Square Goes Public, and the Tech Bubble Deflates

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BRITAIN-US-FINANCE-BUSINESS-INTERNET
Jack Dorsey, CEO of Square, chairman of Twitter, and a founder of both.Photo: JUSTIN TALLIS

Today a big unicorn goes public: Square, the payments technology company founded and led by Twitter’s Jack Dorsey.

These unicorns are the start-ups that have been valued at more than $1 billion by private investors, among them Lyft, Airbnb, Kik, Snapchat, Zenefits, and Uber. It used to be rare for a company to be valued at more than a billion before it hit the public markets. Amazon was not worth that much at the time of its initial public offering, for instance. But given the money sloshing around the technology sector these days, the unicorn club has swelled to 127.

When those unicorns have gone public, though, they have tended to get gored: Square’s IPO was a disappointment, with the company raising far less than it had hoped to. Bad as that might be for Square, though, it should be comforting to the rest of us. It shows why this tech bubble is different, and less dangerous, than the last one.

Let’s say that we snapped our fingers and all of today’s unicorns went public, along with Square. How many would be worth a billion? How many would be worth less than the valuation last given to them by private investors? Back in the bubbly days of the late 1990s, the answers to those two questions would probably have been “all” and “none.” Companies took private money, built a business, and rushed to the public markets, with their shares often surging to irrational values as soon as they hit the exchanges, meaning big paydays for early funders.

This time around, not so much. Take Square itself. During its Series E fund-raise last year, it sold shares for $15.46, giving it a valuation of about $6 billion. Now it is selling 27 million shares on the public market for just $9 each. In other words, at the moment of its IPO, it is worth far, far less as a public company than it was as a private one.

Problems within Square itself are a big part of the reason, granted. This year, Dorsey took on the role of chief executive officer at Twitter, while remaining the chief executive officer at Square. He promises that his divided attention will not result in his attention being divided, or something: The board told him to devote his “full business efforts and time to the company, other than with respect to your work with Twitter Inc.,” in a hilarious regulatory filing. But many investors are unhappy about the situation, understandably. And on top of that, the company is facing slower growth, widening losses, and a heck of a lot of competition from deep-pocketed rivals in the banking and technology industries.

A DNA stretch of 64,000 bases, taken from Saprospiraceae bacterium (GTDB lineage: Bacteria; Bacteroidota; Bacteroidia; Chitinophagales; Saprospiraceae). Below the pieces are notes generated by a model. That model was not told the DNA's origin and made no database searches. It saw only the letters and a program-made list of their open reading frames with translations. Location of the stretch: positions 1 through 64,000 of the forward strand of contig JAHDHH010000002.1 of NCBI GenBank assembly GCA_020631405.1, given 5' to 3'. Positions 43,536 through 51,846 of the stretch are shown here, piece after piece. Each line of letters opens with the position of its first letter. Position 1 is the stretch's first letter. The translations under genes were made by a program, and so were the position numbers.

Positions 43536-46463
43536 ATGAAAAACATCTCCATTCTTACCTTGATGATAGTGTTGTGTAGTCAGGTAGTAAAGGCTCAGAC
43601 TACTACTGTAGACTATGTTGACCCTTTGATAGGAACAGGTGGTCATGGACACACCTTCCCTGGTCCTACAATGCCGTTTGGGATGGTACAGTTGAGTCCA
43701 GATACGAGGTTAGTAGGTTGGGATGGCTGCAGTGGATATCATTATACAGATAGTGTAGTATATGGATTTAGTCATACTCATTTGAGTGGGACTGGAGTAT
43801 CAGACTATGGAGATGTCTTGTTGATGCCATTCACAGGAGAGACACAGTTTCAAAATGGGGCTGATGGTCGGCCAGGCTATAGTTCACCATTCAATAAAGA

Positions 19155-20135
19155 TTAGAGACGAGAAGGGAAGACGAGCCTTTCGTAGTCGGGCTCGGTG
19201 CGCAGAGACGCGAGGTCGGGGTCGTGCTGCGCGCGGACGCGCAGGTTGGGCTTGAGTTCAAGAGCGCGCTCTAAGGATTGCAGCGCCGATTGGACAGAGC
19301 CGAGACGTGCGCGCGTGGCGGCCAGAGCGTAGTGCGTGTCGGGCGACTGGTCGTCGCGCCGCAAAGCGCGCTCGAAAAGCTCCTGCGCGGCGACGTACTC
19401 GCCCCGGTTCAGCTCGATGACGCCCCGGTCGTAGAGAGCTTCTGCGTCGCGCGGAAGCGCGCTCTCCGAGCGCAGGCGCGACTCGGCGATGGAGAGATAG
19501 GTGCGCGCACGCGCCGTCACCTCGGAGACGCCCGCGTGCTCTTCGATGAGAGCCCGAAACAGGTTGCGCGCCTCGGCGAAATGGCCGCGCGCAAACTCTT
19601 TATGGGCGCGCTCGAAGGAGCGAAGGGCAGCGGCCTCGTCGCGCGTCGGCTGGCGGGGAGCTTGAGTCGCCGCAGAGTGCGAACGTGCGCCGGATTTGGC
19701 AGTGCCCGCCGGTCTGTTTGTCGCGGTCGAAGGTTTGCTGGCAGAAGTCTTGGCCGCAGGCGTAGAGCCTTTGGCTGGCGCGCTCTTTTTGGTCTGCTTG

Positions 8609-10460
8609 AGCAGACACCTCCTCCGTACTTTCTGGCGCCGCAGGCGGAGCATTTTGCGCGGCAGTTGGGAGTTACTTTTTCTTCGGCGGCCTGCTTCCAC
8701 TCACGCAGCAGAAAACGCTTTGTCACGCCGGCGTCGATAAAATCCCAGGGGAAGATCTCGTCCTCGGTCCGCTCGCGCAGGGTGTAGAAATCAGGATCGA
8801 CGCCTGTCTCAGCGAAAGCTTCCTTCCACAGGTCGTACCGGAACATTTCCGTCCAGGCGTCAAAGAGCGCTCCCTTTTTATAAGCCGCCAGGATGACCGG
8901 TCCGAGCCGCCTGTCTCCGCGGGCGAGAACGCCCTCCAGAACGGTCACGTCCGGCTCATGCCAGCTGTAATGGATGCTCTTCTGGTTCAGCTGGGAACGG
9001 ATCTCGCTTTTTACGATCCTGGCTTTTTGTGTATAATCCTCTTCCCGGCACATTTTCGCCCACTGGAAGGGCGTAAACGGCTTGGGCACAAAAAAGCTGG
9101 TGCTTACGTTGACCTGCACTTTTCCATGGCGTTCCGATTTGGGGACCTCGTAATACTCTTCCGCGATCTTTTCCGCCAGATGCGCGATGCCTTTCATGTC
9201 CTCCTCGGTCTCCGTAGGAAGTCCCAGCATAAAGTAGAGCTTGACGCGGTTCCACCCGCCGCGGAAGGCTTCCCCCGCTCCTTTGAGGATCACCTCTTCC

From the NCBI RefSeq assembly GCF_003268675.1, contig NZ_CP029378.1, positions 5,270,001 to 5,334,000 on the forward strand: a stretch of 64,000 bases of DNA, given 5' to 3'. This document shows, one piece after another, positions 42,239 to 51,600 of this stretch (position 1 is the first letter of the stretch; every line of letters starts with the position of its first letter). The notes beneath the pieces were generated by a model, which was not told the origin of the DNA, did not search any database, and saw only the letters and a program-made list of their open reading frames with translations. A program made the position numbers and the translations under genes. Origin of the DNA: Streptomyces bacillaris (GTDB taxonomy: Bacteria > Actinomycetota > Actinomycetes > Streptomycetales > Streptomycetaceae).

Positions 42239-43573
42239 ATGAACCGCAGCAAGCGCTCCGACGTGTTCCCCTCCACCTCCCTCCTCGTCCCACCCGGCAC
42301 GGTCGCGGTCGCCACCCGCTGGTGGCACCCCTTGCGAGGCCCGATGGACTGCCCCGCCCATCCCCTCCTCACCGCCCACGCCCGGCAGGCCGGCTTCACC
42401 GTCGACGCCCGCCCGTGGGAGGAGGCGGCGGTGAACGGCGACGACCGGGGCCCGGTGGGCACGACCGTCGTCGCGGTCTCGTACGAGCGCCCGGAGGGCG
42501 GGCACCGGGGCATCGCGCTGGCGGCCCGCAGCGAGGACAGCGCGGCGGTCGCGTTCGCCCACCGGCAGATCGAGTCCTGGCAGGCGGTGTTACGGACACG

Even so, Square is one of many tech darlings that have seen big write-downs or knocks to their value this year: bleeding unicorns, if you will. Box was worth more on the private markets than it was on the public markets, both at the time of its IPO in January and right now. In August, Liberty Interactive bought Zulily for $18.75 a share, after the company IPOed at $22 a share back in 2013. And earlier this year, the mutual fund Fidelity — big institutional investors are the source of a ton of the liquidity getting soaked up by all these start-ups — wrote down the value of its investments in Snapchat and Zenefits, among other companies, estimating their paper value at about 25 percent and 48 percent smaller, respectively. Were those companies to go public, then, there is a very good chance they would be worth less than what some private investors thought they were worth, too.

Granted, private investors in many of these companies could still end up making gobs of money. Some of Square’s investors are protected by a clause that gives them more shares since the IPO price is so low, for instance. But many other investors might take a hit.

These bleeding unicorns might be giving us a much better picture of what it might look like when this tech bubble pops, or deflates, or what have you — a process that seems to be ongoing right now. It won’t be with colossal losses on the public markets, with mom-and-pop investors losing their shirts like they did back in the 1990s. There just haven’t been enough IPOs to make that a reality, and many of the IPOs we’ve seen have garnered lackluster enthusiasm from the public, leading to unimpressive longer-term results (see: Lending Club, Etsy, Alibaba, and Twitter). Big mutual funds will make write-downs. Some venture-capital and private-equity firms might report big losses. As the public gets a chance to inspect and value all those unicorns, the tech bubble might go out with a whimper, not a bang.